Pinned Post - Flipkart vs Amazon Series

Flipkart and Focus 4 - Beware the Whispering Death

The fourth part of my series on Flipkart and its apparent loss of Focus and its battle with Amazon appeared in DNA on April 20th, 2015 . ...

Mar 5, 2011

Third class in Indian railways

Third class in Indian railwaysThird class in Indian railways by Mahatma Gandhi

4 stars

Third class in Indian railways
This is a collection of six essays written by Mahatma Gandhi after his return to India from South Africa. The essays are, with one exception, a description of Gandhiji's philosophy and thinking. The lone exception is the eponymous chapter, "Third Class In Indian Railways", which, as the title suggests, is a mini-travelogue of his travels and travails on the trains in India at the time.
The chapters are:
  1. Third Class In Indian Railways
  2. Vernacular as Media of Instruction
  3. Swadeshi
  4. Ahimsa
  5. The Moral Basis of Co-operation
  6. National Dress
As can be seen, chapters two through six spell out the substantive part of Gandhiji's political, personal, and social  philosophy that were to drive India's independence struggle agenda and vision. Even after his death, his ideals have inspired transformative movements in such places as South Africa, Poland, United States, and more recently in Egypt.

Gandhiji's style of writing reflects at times his innate sense of humour. Most of it is evident in the first chapter, when he struggles for the right and strong words to describe the squalid state of rail travel at the time. Some comments could well apply in today's times, unfortunately.

Refreshments sold to the passengers were dirty-looking, handed by dirtier hands, coming out of filthy receptacles and weighed in equally unattractive scales. These were previously sampled by millions of flies... [Highlight Loc. 26-28]


Passengers have no benches or not enough to sit on. They squat on dirty floors and eat dirty food. They are permitted to throw the leavings of their food and spit where they like, sit how they like and smoke everywhere. The closets attached to these places defy description. I have not the power adequately to describe them without committing a breach of the laws of decent speech. [Highlight Loc. 36-47]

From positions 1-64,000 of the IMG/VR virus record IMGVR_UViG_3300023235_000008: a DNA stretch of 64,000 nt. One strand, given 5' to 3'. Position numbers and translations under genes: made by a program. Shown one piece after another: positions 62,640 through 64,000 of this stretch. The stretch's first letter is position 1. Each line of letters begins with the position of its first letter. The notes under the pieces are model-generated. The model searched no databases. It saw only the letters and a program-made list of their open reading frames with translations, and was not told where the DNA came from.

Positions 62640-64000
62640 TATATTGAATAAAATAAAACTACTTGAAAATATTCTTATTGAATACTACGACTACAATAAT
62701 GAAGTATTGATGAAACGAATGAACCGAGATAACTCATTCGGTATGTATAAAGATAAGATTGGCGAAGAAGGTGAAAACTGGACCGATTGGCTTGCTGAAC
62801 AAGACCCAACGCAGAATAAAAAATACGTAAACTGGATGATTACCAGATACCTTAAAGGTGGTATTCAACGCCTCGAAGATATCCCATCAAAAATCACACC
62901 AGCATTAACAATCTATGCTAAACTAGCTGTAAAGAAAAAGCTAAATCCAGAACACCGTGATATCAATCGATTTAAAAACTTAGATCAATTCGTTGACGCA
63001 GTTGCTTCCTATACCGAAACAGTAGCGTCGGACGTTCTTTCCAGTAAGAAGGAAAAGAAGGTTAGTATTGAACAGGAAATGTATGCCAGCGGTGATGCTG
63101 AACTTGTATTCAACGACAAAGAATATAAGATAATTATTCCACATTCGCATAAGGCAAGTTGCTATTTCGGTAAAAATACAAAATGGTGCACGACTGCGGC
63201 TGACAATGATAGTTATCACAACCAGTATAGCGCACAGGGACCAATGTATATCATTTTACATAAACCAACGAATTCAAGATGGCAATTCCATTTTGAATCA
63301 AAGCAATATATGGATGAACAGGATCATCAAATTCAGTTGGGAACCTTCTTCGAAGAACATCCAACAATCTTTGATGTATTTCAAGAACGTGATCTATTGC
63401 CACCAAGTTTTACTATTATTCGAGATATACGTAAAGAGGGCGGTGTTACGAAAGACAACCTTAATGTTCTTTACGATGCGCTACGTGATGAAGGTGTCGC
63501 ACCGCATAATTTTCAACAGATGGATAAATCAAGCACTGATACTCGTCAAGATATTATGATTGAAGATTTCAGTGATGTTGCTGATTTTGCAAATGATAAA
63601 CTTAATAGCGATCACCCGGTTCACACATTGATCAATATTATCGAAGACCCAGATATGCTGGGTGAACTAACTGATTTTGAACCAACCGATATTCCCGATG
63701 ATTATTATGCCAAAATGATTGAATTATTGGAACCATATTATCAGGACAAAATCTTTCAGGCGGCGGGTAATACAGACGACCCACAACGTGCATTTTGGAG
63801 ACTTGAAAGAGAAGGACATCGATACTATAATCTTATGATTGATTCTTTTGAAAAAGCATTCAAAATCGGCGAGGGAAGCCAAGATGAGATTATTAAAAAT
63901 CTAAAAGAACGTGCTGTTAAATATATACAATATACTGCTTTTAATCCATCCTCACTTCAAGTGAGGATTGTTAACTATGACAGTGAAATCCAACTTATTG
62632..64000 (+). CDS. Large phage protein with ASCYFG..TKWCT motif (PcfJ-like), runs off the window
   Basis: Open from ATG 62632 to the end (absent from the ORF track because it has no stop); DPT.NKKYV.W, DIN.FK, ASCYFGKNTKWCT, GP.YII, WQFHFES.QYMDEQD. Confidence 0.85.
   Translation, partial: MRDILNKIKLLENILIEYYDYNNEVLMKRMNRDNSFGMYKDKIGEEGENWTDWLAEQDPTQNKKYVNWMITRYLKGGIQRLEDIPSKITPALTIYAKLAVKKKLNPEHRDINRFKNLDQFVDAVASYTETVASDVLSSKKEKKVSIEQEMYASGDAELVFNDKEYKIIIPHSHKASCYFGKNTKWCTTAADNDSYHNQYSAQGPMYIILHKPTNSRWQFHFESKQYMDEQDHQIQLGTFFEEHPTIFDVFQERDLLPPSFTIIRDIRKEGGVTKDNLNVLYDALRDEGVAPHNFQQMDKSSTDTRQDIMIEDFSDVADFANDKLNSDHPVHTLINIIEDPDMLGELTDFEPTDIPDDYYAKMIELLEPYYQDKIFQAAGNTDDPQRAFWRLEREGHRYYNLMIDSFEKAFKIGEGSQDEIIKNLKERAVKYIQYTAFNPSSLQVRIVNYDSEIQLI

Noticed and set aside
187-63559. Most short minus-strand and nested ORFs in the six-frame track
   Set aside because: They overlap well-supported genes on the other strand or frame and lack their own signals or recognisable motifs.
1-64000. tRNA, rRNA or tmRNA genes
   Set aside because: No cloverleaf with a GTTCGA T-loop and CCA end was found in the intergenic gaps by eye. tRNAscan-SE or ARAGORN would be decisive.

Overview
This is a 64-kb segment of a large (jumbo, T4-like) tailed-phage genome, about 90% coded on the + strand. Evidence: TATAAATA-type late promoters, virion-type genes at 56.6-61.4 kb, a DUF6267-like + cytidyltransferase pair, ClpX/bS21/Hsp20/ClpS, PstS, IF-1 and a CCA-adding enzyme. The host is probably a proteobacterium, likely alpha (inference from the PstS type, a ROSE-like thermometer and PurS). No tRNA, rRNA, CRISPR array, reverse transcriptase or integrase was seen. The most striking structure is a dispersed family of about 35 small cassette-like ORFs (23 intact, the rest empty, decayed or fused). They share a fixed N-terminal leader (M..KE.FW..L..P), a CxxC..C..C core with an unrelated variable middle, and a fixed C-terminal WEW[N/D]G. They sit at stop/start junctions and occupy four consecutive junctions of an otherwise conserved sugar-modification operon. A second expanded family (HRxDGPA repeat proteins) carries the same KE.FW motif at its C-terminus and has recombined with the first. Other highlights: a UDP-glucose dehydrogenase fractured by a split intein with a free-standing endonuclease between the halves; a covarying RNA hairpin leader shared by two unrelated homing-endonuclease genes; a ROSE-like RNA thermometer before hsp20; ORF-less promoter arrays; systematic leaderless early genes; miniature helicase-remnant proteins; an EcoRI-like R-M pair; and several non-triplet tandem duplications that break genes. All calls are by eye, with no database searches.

On Indian trains alone passengers smoke with impunity in all carriages irrespective of the presence of the fair sex and irrespective of the protest of non-smokers. And this, notwithstanding a bye-law which prevents a passenger from smoking without the permission of his fellows in the compartment which is not allotted to smokers. [Highlight Loc. 52-54]

When talking about Swadeshi, Gandhiji cleverly brings in the issue religion as being an integral part of swadeshi. At the time of his writing, his aim was at the proselyting efforts of missionaries, while acknowledging the often stellar role played by these missionaries in performing much-appreciated social services.

Swadeshi is that spirit in us which restricts us to the use and service of our immediate surroundings to the exclusion of the more remote. Thus, as for religion, in order to satisfy the requirements of the definition, I must restrict myself to my ancestral religion. [Highlight Loc. 103-5]

...will not the great missionary bodies of India, to whom she owes a deep debt of gratitude for what they have done and are doing, do still better and serve the spirit of Christianity better by dropping the goal of proselytising while continuing their philanthropic work? [Highlight Loc. 116-18]
Seeing how the political narrative in India today sees religion and politics divorced from each other on the face of it, yet tightly locked in the most unholy of alliances, Gandhiji would have been pained no doubt.

I do not believe that religion has nothing to do with politics. The latter divorced from religion is like a corpse only fit to be buried. [Highlight Loc. 131-32]

I am not sure I would see tea in such a negative light as the Mahatma does. Coffee has been a staple ingredient of the Indian, South Indian for sure, diet for a few centuries, but then again, credit (or discredit) for its spread must again go to the English. I wonder how he would have taken the even more insidious spread of cola beverages in India...
Lord Curzon set the fashion for tea-drinking. And that pernicious drug now bids fair to overwhelm the nation. It has already undermined the digestive apparatus of hundreds of thousands of men and women... [Highlight Loc. 173-75]

Third class in Indian railways



   





© 2011, Abhinav Agarwal. All rights reserved.